The APU School of Education named Anita Henck, Ph.D., as the new dean after serving as interim dean for six months. As an Azusa resident for six years and 33 years of experience in higher education, Henck looks forward to the many rewards of her new position.
“While I am not working day to day with K-12 students, I keep remembering [that everything we are doing here] has an impact on a child and a family and a community,” Henck said.
One of the programs the school of education offers for the Azusa school district include C.H.A.M.P. (College Headed and Mighty Proud), which brings fourth graders to the APU campus to see what college looks like in case their parents did not go to college.
The school of education also offers free music lessons in the summer with the music academy program, along with other programs, in order to be an example of Christ to our neighbors, Henck said.
“APU has done a really remarkable job of working well with the city of Azusa to be good neighbors,” Henck said. “The school of education in particular has the ability to maintain that strong connection.”
Henck follows her personal convictions to be a “city on a hill” and to let her “light shine.” In turn, she believes APU and the school of education will do the same.
“I think we need to not simply pass through Azusa, but support Azusa,” Henck said.
The School of Education is in partnership with more than 100 school districts in the area, but Henck believes it is important to have a special relationship with the Azusa school district since they are the APU’s immediate neighbors. Hopeful, Henck looks forward to the School of Education being a resource for teachers in the surrounding districts.
“What is fascinating to me is to be able to tell our story of what our impact is [as an institution],” Henck said.
According to EduVentures, a national education research firm, APU’s School of Education is in the top 20 schools nationally in terms of the number of Masters degrees in education it presented from 2003 to 2011. It is the second highest in California.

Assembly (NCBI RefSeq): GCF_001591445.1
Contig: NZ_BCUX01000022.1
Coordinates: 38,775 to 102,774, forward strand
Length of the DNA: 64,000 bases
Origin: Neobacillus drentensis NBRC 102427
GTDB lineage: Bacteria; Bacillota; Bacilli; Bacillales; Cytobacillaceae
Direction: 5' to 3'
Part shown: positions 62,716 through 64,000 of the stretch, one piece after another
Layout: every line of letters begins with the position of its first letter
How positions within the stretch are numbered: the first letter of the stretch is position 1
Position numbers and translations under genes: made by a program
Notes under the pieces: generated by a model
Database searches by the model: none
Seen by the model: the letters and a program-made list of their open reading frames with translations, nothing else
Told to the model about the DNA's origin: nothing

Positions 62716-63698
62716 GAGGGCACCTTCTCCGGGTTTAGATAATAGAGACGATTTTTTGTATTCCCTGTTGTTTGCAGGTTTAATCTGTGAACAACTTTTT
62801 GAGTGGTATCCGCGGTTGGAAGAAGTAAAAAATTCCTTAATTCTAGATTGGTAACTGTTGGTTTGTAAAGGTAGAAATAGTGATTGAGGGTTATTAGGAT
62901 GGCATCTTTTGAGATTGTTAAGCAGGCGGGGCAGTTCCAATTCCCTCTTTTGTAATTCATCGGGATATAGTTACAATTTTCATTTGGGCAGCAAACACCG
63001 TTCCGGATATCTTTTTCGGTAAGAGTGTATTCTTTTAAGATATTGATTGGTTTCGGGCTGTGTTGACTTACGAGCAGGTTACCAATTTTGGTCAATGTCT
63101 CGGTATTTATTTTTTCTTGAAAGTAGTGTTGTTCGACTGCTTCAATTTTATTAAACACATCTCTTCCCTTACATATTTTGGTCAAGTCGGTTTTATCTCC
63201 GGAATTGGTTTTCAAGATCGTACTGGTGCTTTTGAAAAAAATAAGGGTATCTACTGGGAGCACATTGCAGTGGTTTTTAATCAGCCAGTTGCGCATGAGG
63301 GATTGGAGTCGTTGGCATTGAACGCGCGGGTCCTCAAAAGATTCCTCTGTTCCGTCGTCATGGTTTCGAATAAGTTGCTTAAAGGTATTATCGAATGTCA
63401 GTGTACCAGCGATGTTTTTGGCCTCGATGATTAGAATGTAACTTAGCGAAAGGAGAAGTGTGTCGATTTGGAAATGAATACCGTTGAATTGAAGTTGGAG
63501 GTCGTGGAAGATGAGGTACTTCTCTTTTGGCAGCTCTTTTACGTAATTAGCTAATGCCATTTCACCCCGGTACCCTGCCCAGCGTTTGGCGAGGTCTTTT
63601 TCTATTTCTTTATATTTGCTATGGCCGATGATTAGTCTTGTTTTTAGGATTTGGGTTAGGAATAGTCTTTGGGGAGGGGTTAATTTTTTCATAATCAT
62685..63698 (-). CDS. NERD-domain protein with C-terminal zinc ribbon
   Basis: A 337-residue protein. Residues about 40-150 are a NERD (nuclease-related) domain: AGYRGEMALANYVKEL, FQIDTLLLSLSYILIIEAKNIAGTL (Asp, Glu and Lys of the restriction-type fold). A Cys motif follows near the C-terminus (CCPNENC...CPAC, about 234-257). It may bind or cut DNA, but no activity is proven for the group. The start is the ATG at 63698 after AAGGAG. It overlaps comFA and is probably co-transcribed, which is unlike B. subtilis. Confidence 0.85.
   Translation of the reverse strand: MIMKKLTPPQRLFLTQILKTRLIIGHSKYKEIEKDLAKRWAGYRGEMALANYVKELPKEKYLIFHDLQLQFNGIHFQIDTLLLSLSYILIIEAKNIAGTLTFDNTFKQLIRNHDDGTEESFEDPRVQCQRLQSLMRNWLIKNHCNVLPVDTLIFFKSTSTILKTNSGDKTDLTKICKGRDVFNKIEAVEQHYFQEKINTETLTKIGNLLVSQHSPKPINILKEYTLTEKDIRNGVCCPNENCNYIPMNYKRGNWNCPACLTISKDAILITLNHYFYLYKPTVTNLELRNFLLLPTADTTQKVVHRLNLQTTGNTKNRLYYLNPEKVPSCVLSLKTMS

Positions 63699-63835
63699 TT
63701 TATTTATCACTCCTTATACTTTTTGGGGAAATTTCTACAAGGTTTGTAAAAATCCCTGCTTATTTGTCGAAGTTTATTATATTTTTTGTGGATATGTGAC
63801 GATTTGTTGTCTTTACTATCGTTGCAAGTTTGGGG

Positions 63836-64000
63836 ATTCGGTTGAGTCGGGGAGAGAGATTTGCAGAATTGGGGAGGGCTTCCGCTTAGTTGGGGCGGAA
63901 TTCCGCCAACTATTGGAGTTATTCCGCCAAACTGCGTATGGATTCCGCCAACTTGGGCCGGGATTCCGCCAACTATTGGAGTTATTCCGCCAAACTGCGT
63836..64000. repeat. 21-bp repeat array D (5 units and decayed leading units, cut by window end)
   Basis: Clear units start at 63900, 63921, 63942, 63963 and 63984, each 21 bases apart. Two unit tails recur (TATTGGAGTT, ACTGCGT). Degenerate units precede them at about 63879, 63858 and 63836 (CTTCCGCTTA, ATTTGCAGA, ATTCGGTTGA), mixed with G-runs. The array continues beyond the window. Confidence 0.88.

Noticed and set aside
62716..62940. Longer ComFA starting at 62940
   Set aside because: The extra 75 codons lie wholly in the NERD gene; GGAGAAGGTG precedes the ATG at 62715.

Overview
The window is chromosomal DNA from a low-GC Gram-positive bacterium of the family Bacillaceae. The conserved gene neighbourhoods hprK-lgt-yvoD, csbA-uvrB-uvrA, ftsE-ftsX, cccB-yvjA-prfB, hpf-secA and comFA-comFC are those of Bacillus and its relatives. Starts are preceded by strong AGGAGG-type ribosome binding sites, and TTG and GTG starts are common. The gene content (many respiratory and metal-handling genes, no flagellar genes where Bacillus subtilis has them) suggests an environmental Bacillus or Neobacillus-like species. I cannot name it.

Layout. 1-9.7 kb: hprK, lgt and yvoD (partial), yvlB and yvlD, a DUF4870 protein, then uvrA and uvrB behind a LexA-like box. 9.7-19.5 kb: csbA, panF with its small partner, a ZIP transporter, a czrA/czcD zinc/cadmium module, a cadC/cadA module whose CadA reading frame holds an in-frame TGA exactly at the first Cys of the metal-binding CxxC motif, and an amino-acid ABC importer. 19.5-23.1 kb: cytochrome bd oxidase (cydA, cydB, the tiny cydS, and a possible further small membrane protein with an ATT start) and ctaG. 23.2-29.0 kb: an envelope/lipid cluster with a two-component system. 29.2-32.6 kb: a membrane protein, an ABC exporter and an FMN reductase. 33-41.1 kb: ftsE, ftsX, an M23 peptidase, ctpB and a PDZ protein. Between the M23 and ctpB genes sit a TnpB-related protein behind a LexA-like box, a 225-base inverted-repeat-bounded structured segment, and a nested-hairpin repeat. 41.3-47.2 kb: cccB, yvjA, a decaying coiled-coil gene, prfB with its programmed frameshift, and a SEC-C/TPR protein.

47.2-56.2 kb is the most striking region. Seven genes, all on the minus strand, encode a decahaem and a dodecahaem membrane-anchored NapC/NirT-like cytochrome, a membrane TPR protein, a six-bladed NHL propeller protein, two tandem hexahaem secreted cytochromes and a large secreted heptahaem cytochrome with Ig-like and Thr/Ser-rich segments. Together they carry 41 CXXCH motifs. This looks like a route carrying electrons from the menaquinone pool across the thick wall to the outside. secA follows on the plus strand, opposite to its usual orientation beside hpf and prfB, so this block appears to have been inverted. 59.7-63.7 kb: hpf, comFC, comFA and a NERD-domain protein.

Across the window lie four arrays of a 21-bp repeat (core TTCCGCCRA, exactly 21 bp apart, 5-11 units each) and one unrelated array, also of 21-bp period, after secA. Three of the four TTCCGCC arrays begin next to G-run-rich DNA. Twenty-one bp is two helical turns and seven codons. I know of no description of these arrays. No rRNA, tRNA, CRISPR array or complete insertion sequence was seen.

“If you think about it, there are 4,000 colleges and universities in the U.S., which gives a pretty good perspective of what our influence has been and what it can be,” Henck said.
Henck plans to collect the stories of alumni who have gone through APU’s program and to work with existing faculty to focus their research on ways to impact the world of education even more.
“It is enjoyable to be a leader of a program like this — the volume is high,” Henck said. “There were some specific challenges I needed to work with when I first started such as operating on a financial deficit because enrollments were in decline.”
For Henck, it will be gratifying to address these challenges and identify areas of growth to move the program forward. Henck prides herself on her ability to build leadership teams in her past positions at colleges in Boston and Washington, D.C., and she plans to do the same at APU.
Originally coming into the School of Education to help administratively, Henck said she fell in love with the school from the start.
“I guess enough of them liked me,” Henck said with a chuckle. “I know there were a lot of highly qualified applicants, so it was really humbling and surprising to be the only finalist in the national search — partly because I’m not a traditional K-12 person … I’ve always had a balance of sometimes being faculty and research or sometimes being administrator, so being dean gives me a chance to do both.”
Being a dean at a Christian university is different than being a dean at a secular university, Henck said. It is inspiring for Henck when she realizes the students who go through APU’s program have a great impact in secular settings.
“The opportunity this gives feels really remarkable because I get to get to work with people like Jon Wallace and Mark Stanton who are both visionary and committed to this balance between the best of Christian faith and the best of education,” Henck said.